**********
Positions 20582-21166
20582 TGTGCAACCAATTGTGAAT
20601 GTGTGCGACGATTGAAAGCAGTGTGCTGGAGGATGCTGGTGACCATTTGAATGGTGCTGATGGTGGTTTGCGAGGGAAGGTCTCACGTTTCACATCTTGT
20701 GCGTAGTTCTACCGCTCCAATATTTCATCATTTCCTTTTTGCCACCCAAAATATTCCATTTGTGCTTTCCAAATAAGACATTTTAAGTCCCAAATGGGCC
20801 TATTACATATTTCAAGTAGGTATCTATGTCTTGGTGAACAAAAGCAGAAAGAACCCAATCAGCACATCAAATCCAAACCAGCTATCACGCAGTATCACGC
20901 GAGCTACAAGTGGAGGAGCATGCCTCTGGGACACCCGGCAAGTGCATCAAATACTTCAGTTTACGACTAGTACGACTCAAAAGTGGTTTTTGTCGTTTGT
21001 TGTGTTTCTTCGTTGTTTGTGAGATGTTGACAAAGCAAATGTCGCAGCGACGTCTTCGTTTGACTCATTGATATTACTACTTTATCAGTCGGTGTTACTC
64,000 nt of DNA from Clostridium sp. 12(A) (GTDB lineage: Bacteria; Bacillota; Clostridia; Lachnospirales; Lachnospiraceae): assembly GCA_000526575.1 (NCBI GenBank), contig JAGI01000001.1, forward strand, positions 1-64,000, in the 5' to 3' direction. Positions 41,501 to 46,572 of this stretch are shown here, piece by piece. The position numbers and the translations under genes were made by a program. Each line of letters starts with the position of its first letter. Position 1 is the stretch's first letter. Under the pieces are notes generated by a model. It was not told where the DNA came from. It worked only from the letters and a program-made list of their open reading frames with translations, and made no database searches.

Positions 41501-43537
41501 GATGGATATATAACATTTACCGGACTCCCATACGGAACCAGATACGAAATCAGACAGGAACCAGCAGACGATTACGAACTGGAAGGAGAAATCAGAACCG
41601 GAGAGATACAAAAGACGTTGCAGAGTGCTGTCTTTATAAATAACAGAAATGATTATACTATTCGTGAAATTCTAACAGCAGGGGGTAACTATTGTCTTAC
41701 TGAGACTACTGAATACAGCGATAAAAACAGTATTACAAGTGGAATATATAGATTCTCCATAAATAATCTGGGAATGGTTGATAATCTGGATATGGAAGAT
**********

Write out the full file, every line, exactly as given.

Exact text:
Positions 20582-21166
20582 TGTGCAACCAATTGTGAAT
20601 GTGTGCGACGATTGAAAGCAGTGTGCTGGAGGATGCTGGTGACCATTTGAATGGTGCTGATGGTGGTTTGCGAGGGAAGGTCTCACGTTTCACATCTTGT
20701 GCGTAGTTCTACCGCTCCAATATTTCATCATTTCCTTTTTGCCACCCAAAATATTCCATTTGTGCTTTCCAAATAAGACATTTTAAGTCCCAAATGGGCC
20801 TATTACATATTTCAAGTAGGTATCTATGTCTTGGTGAACAAAAGCAGAAAGAACCCAATCAGCACATCAAATCCAAACCAGCTATCACGCAGTATCACGC
20901 GAGCTACAAGTGGAGGAGCATGCCTCTGGGACACCCGGCAAGTGCATCAAATACTTCAGTTTACGACTAGTACGACTCAAAAGTGGTTTTTGTCGTTTGT
21001 TGTGTTTCTTCGTTGTTTGTGAGATGTTGACAAAGCAAATGTCGCAGCGACGTCTTCGTTTGACTCATTGATATTACTACTTTATCAGTCGGTGTTACTC
64,000 nt of DNA from Clostridium sp. 12(A) (GTDB lineage: Bacteria; Bacillota; Clostridia; Lachnospirales; Lachnospiraceae): assembly GCA_000526575.1 (NCBI GenBank), contig JAGI01000001.1, forward strand, positions 1-64,000, in the 5' to 3' direction. Positions 41,501 to 46,572 of this stretch are shown here, piece by piece. The position numbers and the translations under genes were made by a program. Each line of letters starts with the position of its first letter. Position 1 is the stretch's first letter. Under the pieces are notes generated by a model. It was not told where the DNA came from. It worked only from the letters and a program-made list of their open reading frames with translations, and made no database searches.

Positions 41501-43537
41501 GATGGATATATAACATTTACCGGACTCCCATACGGAACCAGATACGAAATCAGACAGGAACCAGCAGACGATTACGAACTGGAAGGAGAAATCAGAACCG
41601 GAGAGATACAAAAGACGTTGCAGAGTGCTGTCTTTATAAATAACAGAAATGATTATACTATTCGTGAAATTCTAACAGCAGGGGGTAACTATTGTCTTAC
41701 TGAGACTACTGAATACAGCGATAAAAACAGTATTACAAGTGGAATATATAGATTCTCCATAAATAATCTGGGAATGGTTGATAATCTGGATATGGAAGAT